Reviewing BBC portrayal of the 1947 Partition Plan

Members of the public looking for BBC produced information concerning the 1947 Partition Plan will find a mixed bag of results.

The content available online is untagged and hence does not appear in one place or in chronological order of publication. Members of the public might therefore encounter backgrounders in which no mention is made of the fact that the Partition Plan was rejected by the Arab states and the ‘Higher Arab Committee’ – and thus rendered irrelevant – or that violence ensued.partition-plan-2

For example, a backgrounder dating from 1997 states: 

“The Palestine partition plan was approved by the United Nations in its 128th plenary session November 29, 1947. This is the official text of the resolution which divided Palestine and created one Jewish and one Arab state.

The resolution was approved by the general assembly – 33 votes in favour, 13 votes against, with 10 abstentions.”

The timeline appearing in the BBC’s online Israel profile states:

“1947 – United Nations recommends partition of Palestine into separate Jewish and Arab states, with international control over Jerusalem and its environs.”

A BBC feature commemorating the First World War centenary (previously discussed here) states:

“The UN voted to divide Palestine into two states: one Arab, one Jewish. In 1948, Israel declared its independence; the first Arab-Israeli war began the moment the British left.”

A piece of ‘analysis‘ from 1997 even leads audiences to mistakenly believe that the fact that the Partition Plan was never implemented is attributable to the UN rather than to Arab rejection.

“Even as the votes were cast, it was unclear if the Zionists would get the two-thirds majority they needed. In the end, the resolution was passed by 33 votes to 13; Britain was one of 10 states that abstained.

The UN lacked the means to enforce the resolution and Britain had already said it intended to withdraw from Palestine. But the partition resolution gave new impetus – and new legitimacy – to the quest for Jewish statehood.”

In additional BBC material still available to audiences online the rejection is inaccurately portrayed as coming from one particular source and the role of the Arab nations in opposing the plan (and threatening violence should it be implemented) is erased from audience view.partition-plan-1

“The United Nations General Assembly decided in 1947 on the partition of Palestine into Jewish and Arab states, with Jerusalem to be an international city. The plan, which was rejected by the native Arabs, was never implemented.” [emphasis added] (source)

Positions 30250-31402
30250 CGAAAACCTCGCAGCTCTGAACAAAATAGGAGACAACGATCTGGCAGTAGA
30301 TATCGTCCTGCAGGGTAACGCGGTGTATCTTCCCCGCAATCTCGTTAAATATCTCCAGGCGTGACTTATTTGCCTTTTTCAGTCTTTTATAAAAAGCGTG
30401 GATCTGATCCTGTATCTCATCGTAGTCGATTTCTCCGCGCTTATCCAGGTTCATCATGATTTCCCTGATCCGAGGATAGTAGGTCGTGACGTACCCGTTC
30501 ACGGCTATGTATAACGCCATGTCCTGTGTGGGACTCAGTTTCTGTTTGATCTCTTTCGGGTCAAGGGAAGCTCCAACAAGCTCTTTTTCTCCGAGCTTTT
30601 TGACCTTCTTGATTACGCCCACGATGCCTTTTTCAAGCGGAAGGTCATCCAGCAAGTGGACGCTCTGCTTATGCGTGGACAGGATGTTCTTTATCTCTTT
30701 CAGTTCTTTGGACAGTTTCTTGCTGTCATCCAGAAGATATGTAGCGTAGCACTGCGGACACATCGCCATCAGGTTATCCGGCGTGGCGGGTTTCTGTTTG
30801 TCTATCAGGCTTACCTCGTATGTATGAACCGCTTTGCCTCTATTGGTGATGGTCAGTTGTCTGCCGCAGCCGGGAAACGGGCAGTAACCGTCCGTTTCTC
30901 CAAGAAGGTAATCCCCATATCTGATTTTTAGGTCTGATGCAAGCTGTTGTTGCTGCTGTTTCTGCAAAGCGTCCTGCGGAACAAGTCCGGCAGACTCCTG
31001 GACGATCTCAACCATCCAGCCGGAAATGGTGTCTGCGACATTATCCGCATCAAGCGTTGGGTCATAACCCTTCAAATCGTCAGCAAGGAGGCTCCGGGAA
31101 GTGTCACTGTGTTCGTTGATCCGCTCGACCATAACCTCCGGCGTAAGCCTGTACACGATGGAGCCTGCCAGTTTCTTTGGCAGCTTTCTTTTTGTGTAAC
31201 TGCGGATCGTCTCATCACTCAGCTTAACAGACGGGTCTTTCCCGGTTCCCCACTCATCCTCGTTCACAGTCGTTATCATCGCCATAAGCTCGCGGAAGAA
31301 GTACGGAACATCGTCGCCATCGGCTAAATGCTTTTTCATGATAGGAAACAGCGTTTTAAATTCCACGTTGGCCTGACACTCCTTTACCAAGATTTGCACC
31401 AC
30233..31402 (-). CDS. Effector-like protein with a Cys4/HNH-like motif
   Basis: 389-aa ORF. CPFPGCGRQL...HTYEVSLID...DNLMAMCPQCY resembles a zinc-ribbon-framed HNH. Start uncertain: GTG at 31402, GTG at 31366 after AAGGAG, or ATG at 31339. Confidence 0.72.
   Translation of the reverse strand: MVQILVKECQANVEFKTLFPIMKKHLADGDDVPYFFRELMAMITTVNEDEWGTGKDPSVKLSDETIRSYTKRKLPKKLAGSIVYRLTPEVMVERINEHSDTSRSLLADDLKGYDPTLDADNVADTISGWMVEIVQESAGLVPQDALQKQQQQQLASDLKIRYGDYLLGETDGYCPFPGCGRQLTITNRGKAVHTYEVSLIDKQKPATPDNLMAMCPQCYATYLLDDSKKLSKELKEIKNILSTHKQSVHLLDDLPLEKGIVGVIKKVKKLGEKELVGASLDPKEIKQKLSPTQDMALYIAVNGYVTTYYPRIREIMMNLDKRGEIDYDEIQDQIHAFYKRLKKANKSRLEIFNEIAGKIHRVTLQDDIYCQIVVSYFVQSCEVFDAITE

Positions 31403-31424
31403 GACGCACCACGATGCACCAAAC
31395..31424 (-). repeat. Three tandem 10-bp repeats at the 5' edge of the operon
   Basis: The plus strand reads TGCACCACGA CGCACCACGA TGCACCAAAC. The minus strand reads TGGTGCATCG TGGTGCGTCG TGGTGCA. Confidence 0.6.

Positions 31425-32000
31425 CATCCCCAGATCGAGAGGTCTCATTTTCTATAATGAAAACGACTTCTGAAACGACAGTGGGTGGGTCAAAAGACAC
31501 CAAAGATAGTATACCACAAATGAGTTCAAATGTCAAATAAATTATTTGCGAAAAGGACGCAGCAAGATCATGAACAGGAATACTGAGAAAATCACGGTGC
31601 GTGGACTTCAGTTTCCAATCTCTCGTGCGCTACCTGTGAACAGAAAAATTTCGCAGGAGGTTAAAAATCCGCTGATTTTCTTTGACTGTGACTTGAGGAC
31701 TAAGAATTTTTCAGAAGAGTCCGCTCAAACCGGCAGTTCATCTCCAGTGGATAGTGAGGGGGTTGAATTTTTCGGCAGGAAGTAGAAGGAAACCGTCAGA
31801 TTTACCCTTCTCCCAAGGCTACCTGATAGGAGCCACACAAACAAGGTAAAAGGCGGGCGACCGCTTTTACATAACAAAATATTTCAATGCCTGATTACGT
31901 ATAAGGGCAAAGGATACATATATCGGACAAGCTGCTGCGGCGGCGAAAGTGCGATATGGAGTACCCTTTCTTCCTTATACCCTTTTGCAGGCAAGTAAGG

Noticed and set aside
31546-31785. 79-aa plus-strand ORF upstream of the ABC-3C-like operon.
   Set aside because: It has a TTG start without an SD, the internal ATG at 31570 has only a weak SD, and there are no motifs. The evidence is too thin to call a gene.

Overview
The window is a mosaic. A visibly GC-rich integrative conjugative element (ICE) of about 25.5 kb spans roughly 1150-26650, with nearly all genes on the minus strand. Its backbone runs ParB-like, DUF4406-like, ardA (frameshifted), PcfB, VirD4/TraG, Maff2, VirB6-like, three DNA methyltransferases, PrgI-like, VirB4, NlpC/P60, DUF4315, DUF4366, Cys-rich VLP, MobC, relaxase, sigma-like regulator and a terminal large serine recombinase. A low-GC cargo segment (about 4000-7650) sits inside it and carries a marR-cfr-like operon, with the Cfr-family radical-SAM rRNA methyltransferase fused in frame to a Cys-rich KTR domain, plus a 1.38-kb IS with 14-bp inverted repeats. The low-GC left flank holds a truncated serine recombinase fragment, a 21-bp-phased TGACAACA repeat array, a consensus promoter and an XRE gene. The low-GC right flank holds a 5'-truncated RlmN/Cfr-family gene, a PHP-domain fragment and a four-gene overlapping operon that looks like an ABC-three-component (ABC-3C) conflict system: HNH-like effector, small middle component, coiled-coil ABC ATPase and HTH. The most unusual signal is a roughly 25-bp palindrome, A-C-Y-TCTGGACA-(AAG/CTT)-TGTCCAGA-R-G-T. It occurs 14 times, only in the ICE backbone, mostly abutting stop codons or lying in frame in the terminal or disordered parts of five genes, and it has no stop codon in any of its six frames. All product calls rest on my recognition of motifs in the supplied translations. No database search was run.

“The UN set up a special committee which recommended splitting the territory into separate Jewish and Palestinian states. Palestinian representatives, known as the Arab Higher Committee, rejected the proposal; their counterparts in the Jewish Agency accepted it.” [emphasis added] (source)

“The United Nations General Assembly decided in 1947 on the partition of Palestine into Jewish and Arab states, with Jerusalem to be an international city. The plan, which was rejected by the Palestinians, was never implemented.” [emphasis added] (source)

“1947 – United Nations recommends partition of Palestine into separate Jewish and Arab states after Britain signals end to Mandate, with international control over Jerusalem and its environs. Arab High Committee rejects partition.” (source)

The one backgrounder (dated November 2001) in which the Arab states’ rejection of the Partition Plan is documented was corrected in 2014 after BBC Watch highlighted its erroneous claim that Ben Gurion had rejected the UN resolution.

“The Palestinians and Arabs felt that it was a deep injustice to ignore the rights of the majority of the population of Palestine. The Arab League and Palestinian institutions rejected the partition plan, and formed volunteer armies that infiltrated into Palestine beginning in December of 1947.”

The BBC’s inconsistent portrayal of the Partition Plan is obviously relevant from the point of view of the accuracy of information provided to audiences but it also has wider implications. As readers may be aware, the corporation bases its enduring refusal to describe Jerusalem as Israel’s capital on the misguided claim that:partition-plan-3

“…a UN resolution passed in 1947 has not been rescinded. It calls for the whole of Jerusalem to be an international city, a corpus separatum (similar to the Vatican City), and in that context, technically, West Jerusalem is not Israeli sovereign territory.”

Ahead of next year’s 70th anniversary of that UNGA resolution, it is clearly high time for the BBC to ensure that all its available related content meets editorial standards of accuracy and impartiality and that its audiences – as well as journalists and other staff – are given an accurate understanding of the relevance of the resolution today.

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